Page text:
Intel technology has been thrown in the spotlight again after security researchers found a potentially ‘destructive’ vulnerability in its AMT solution, commonly deployed in corporate devices.
Australian cybersecurity watchdog Stay Smart Online issued an alert yesterday that details a new flaw in Intel’s Active Management Technology, also known as AMT.
The vulnerability allows attackers who gain physical access to a device to bypass BIOS and Bitlocker passwords. The attacker could then gain remote access to the compromised machine.
AMT is software that provides IT teams maintenance and remote access monitoring in order to control device fleets.
The vulnerability was discovered by security firm F-Secure. The company says that anyone who gains physical access to a machine could create a backdoor in less than 30 seconds.
According to F-Secure security consultant Harry Sintonen, the backdoor is simple to exploit and wields destructive potential.
“In practice, it can give an attacker complete control over an individual’s work laptop, despite even the most extensive security measures.”
F-Secure explains that an attacker just need to reboot or turn on the machine and press CTRL-P during the boot up process.
“The attacker then may log into Intel Management Engine BIOS Extension (MEBx) using the default password, “admin,” as this default is most likely unchanged on most corporate laptops.”
“The attacker then may change the default password, enable remote access and set AMT’s user opt-in to 'None.' The attacker can now gain remote access to the system from both wireless and wired networks, as long as they’re able to insert themselves onto the same network segment with the victim. Access to the device may also be possible from outside the local network via an attacker-operated CIRA server.”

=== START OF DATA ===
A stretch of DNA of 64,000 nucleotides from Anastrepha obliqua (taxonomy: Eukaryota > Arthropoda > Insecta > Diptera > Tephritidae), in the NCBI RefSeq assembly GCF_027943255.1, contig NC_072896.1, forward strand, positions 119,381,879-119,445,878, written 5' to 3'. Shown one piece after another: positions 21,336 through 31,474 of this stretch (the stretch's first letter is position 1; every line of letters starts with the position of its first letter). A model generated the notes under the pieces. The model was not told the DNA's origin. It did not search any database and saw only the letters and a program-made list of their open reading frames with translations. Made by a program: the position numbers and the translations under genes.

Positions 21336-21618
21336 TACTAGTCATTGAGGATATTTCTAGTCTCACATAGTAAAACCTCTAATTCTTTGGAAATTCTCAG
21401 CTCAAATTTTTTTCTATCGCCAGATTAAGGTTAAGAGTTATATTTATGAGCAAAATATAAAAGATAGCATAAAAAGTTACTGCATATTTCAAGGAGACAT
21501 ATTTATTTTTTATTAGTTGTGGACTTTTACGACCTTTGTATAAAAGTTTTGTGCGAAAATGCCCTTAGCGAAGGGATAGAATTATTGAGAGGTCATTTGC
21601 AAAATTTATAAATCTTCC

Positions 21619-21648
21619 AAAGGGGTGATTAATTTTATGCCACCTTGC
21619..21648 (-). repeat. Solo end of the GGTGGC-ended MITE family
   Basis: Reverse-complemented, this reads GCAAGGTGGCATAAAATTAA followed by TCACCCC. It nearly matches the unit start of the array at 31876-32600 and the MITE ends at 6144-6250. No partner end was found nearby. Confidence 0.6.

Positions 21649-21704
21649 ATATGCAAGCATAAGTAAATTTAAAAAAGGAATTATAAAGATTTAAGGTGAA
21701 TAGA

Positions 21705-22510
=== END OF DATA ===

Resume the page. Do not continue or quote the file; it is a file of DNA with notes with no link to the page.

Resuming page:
Stay Smart Online says that if users do not need AMT, they should disable it in their device’s BIOS immediately.
“If you do need it, change the default ‘admin’ password to something that is hard to guess.”
F-Secure adds that organisations should analyse all deployed devices and configure the AMT password. If the password is unknown, the device may be compromised.
“We also recommend corporate laptops are never left out of a user's sight, especially in public places such as airports.”
Sintonen further explains how a potential attack could work:
“You leave your laptop in your hotel room while you go out for a drink. The attacker breaks into your room and configures your laptop in less than a minute, and now he or she can access your desktop when you use your laptop in the hotel WLAN. And since the computer connects to your company VPN, the attacker can access company resources.”
Earlier this month vulnerabilities dubbed ‘Meltdown’ and ‘Spectre’ put AMD, ARM and Intel processors in digital devices including computers, mobile phones, TVs, tablets and routers at risk. The vulnerabilities are not related to the AMT vulnerability.
CERT NZ warned that all devices must be updated to mitigate the vulnerabilities and protect against attacks, which could steal personal information and passwords.
At a CES keynote, Intel CEO Brian Kraznich said that the level of collaboration between industry to address the vulnerabilities has been ‘remarkable’.
“The best thing users can do to make sure your data remains safe is to apply any updates from your operating system vendor and system manufacturer as soon as they become available,” he said.